The comic pops from page to page; the art is lush and evokes so much emotion. The characters are wonderfully expressive and their stories are complex and relatable. This is a prime example of what comics storytelling can be.
Paris, at the dawn of the modern age:
Prince Sebastian is looking for a bride—or rather, his parents are looking for one for him. Sebastian is too busy hiding his secret life from everyone. At night he puts on daring dresses and takes Paris by storm as the fabulous Lady Crystallia—the hottest fashion icon in the world capital of fashion!
Sebastian’s secret weapon (and best friend) is the brilliant dressmaker Frances—one of only two people who know the truth: sometimes this boy wears dresses. But Frances dreams of greatness, and being someone’s secret weapon means being a secret. Forever. How long can Frances defer her dreams to protect a friend? Jen Wang weaves an exuberantly romantic tale of identity, young love, art, and family. A fairy tale for any age, The Prince and the Dressmaker will steal your heart.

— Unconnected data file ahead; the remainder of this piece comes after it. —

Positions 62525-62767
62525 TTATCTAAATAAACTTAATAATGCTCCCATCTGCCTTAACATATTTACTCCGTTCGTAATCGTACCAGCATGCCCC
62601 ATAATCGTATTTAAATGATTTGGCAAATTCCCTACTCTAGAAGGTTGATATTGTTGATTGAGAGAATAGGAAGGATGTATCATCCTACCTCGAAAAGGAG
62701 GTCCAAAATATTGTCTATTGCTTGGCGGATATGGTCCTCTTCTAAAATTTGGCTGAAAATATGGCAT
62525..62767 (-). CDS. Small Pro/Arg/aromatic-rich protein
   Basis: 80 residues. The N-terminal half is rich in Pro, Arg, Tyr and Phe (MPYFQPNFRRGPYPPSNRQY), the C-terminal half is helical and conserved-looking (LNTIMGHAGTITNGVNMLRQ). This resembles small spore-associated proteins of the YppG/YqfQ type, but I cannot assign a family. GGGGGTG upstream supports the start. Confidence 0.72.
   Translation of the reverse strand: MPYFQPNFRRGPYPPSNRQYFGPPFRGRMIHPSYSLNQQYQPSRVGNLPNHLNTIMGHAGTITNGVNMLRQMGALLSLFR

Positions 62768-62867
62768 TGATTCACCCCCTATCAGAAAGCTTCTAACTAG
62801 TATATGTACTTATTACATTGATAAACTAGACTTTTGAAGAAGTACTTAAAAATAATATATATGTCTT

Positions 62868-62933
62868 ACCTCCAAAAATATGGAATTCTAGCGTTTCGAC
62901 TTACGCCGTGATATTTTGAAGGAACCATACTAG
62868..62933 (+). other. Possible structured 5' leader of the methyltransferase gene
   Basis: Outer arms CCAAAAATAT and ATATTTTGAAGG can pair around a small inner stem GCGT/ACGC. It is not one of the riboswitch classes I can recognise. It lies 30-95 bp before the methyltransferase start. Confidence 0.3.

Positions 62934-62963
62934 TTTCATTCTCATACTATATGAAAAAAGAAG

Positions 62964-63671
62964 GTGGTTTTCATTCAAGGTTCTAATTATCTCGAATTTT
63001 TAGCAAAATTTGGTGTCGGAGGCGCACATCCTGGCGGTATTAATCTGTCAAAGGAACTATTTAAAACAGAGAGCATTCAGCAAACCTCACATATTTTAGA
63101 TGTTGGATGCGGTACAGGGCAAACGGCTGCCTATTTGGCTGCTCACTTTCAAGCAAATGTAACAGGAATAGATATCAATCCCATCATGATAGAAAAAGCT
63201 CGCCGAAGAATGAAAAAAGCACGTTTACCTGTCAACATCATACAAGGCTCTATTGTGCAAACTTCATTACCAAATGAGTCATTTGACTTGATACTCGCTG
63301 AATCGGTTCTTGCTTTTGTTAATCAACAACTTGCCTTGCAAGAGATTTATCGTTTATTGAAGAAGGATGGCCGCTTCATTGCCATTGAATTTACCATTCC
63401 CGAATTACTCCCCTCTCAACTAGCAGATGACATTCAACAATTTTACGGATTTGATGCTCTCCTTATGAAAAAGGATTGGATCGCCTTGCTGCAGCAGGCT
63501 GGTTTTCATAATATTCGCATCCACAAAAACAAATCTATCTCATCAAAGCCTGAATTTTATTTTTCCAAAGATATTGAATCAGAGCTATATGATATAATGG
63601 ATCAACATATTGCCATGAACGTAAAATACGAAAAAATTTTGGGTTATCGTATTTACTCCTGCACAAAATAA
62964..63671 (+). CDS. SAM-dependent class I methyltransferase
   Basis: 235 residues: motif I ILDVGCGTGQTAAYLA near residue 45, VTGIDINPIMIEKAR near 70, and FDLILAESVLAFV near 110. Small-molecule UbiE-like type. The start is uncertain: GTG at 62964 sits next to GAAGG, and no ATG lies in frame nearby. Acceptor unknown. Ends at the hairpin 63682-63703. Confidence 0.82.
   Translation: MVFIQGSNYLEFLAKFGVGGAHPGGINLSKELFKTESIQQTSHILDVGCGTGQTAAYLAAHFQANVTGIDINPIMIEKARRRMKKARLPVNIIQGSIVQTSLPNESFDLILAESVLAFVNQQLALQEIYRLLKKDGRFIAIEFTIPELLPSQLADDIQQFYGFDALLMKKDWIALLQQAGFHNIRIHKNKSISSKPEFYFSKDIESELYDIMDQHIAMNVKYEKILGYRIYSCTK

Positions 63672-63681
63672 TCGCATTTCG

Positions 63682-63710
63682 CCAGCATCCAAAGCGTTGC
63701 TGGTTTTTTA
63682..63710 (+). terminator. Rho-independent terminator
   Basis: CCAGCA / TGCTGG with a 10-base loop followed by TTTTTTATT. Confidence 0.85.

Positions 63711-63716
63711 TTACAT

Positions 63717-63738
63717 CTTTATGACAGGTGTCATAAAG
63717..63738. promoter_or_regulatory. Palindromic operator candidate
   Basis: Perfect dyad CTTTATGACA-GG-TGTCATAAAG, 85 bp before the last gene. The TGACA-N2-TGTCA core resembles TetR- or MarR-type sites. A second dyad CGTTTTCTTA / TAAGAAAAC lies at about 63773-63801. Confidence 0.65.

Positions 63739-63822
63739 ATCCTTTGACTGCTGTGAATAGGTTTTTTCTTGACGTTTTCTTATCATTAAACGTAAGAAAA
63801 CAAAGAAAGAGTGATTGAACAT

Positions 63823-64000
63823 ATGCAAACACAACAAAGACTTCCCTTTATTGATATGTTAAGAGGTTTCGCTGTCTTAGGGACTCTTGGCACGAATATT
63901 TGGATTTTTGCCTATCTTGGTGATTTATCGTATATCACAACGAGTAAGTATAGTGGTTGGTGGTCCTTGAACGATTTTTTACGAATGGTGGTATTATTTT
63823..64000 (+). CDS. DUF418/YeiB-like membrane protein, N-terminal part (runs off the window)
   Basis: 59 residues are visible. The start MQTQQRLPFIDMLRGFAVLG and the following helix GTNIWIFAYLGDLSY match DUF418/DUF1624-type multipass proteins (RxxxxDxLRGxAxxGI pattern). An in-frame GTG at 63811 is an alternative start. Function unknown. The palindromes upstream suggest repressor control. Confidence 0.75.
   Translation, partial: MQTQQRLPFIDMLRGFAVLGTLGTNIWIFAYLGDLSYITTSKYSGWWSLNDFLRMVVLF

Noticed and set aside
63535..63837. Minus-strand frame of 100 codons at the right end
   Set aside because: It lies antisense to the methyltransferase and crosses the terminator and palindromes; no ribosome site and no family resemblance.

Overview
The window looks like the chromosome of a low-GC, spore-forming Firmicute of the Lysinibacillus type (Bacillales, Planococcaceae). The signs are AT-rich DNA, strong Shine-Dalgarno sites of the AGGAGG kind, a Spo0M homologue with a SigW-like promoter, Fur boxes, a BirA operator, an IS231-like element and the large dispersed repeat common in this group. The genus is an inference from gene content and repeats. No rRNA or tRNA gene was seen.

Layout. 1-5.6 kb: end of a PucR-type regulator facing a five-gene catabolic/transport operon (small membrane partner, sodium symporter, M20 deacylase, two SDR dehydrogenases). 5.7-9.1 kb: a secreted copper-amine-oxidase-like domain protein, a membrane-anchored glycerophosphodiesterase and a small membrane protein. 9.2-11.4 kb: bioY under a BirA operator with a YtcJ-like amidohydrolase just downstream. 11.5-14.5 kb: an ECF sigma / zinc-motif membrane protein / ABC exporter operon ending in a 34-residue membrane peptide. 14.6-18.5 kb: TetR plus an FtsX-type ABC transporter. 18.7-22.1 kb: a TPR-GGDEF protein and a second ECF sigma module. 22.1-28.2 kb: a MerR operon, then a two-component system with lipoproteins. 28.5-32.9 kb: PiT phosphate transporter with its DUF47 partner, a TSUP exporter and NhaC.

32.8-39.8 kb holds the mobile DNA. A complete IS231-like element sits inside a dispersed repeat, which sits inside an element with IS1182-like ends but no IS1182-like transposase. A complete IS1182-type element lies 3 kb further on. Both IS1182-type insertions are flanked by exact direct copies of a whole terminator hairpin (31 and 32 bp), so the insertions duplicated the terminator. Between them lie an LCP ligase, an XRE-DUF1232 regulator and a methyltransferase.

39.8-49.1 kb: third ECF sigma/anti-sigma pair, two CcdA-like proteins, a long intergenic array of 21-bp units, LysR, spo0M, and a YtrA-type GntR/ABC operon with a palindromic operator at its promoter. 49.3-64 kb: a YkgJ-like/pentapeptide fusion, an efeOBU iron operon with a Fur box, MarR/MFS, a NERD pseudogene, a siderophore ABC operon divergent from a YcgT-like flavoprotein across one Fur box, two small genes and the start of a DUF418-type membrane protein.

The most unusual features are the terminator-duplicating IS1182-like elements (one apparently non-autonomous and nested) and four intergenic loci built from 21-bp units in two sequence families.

Featuring a gender-expansive main character was an important part of what made the story so compelling. Having representation of diverse expressions of gender (or the absence of one) isn’t just politically important, but also brings freshness to storytelling when done well.
The Prince and the Dressmaker is a great comic; it’ll be at the top of my list to recommend to anyone.
Edit: My friend Matthew points out the unfortunate choice to tie the story in with a cruel leader from real Belgian history. Using a fictional country and ruler in place of Belgium and it’s colonial attrocities would have been wiser.